• Kamoo Sofreh (سفره کامو): These Sofrehs are woven mostly in Kamoo and are also called Natural design Sofrehs.

Balkans and Eastern Europe[edit]

Anatolian (Turkish)[edit]

Perhaps the best known and most highly regarded, these kilims (or kelims) are traditionally distinguished by the areas, villages or cities in which they are produced, such as Konya, Malatya, Karapinar and Hotamis. Most Anatolian kilims are slit woven. Larger antique kilims were woven in two to three separate sections on small nomadic horizontal floor looms in three feet wide long strips, then carefully sewn together matching the patterns edges to create an ultimately wider rug. These pieces are still being produced in very limited quantities by nomadic tribes for their personal use and are commonly known as cicims.

  • Cicim or Jijim or Jajim: kilims woven in narrow strips that are sewn together.

Notes[edit]

  1. ^ Jon Thompson writes "In terms of carpet weaving we are observers of the very end of an ancient art form."[9]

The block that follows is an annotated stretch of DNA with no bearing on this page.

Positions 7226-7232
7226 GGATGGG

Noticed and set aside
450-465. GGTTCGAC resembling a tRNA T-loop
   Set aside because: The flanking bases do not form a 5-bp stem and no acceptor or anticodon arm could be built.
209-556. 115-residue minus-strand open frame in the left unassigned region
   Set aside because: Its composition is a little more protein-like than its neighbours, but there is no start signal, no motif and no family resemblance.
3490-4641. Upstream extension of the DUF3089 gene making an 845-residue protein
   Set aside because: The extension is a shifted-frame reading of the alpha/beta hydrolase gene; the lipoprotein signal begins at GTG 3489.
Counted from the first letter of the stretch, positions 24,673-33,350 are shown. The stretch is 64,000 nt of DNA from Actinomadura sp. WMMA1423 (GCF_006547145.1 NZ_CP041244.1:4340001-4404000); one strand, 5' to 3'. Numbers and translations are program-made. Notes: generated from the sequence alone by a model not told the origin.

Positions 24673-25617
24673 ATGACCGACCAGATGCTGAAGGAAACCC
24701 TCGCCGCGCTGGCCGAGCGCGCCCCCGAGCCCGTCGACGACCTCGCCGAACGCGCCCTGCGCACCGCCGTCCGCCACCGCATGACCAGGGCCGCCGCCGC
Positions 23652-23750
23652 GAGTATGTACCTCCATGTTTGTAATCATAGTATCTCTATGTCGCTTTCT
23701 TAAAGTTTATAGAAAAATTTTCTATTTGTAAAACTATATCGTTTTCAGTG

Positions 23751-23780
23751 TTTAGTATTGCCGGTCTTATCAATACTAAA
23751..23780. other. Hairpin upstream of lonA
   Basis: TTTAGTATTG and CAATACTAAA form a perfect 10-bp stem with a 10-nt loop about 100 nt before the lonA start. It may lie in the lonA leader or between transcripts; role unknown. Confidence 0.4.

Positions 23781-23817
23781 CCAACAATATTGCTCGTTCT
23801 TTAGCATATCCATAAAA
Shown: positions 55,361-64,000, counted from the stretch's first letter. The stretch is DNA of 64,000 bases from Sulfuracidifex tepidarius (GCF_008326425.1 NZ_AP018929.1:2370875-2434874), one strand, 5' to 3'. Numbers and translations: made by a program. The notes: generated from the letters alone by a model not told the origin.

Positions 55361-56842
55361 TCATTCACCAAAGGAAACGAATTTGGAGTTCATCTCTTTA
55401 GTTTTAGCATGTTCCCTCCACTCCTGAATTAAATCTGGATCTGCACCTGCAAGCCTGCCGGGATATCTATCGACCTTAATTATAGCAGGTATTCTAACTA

References[edit]

  1. ^ Digard, Jean-Pierre; Bier, Carol (1996). Carpets v. Flat-woven carpets: Techniques and structures (Online ed.). Encyclopedia Iranica. 
  2. ^ "Kilim". American Heritage Dictionary. 
  3. ^ Hawley, Walter A. Oriental Rugs Antique & Modern. (1913). Reprint (1970): Dover Publications, New York, N.Y., p. 278.
  4. ^ "Carpets v. Flat-woven carpets: Techniques and structures", Encyclopædia Iranica [1]
  5. ^ a b Davies, 2000[page needed]
  6. ^ a b c Erbek, Güran (1998). Kilim Catalogue No. 1. May Selçuk A. S. Edition=1st. 
  7. ^ "Hands on Hips - Elibelinde". Retrieved 24 February 2014. 
  8. ^ Thompson, Jon (1988). Carpets from the Tents, Cottages and Workshops of Asia. Barrie & Jenkins. p. 156. ISBN 0-7126-2501-1. 
  9. ^ a b Thompson, Jon (1988). Carpets from the Tents, Cottages and Workshops of Asia. Barrie & Jenkins. pp. 62, 69–82, 84–97. ISBN 0-7126-2501-1.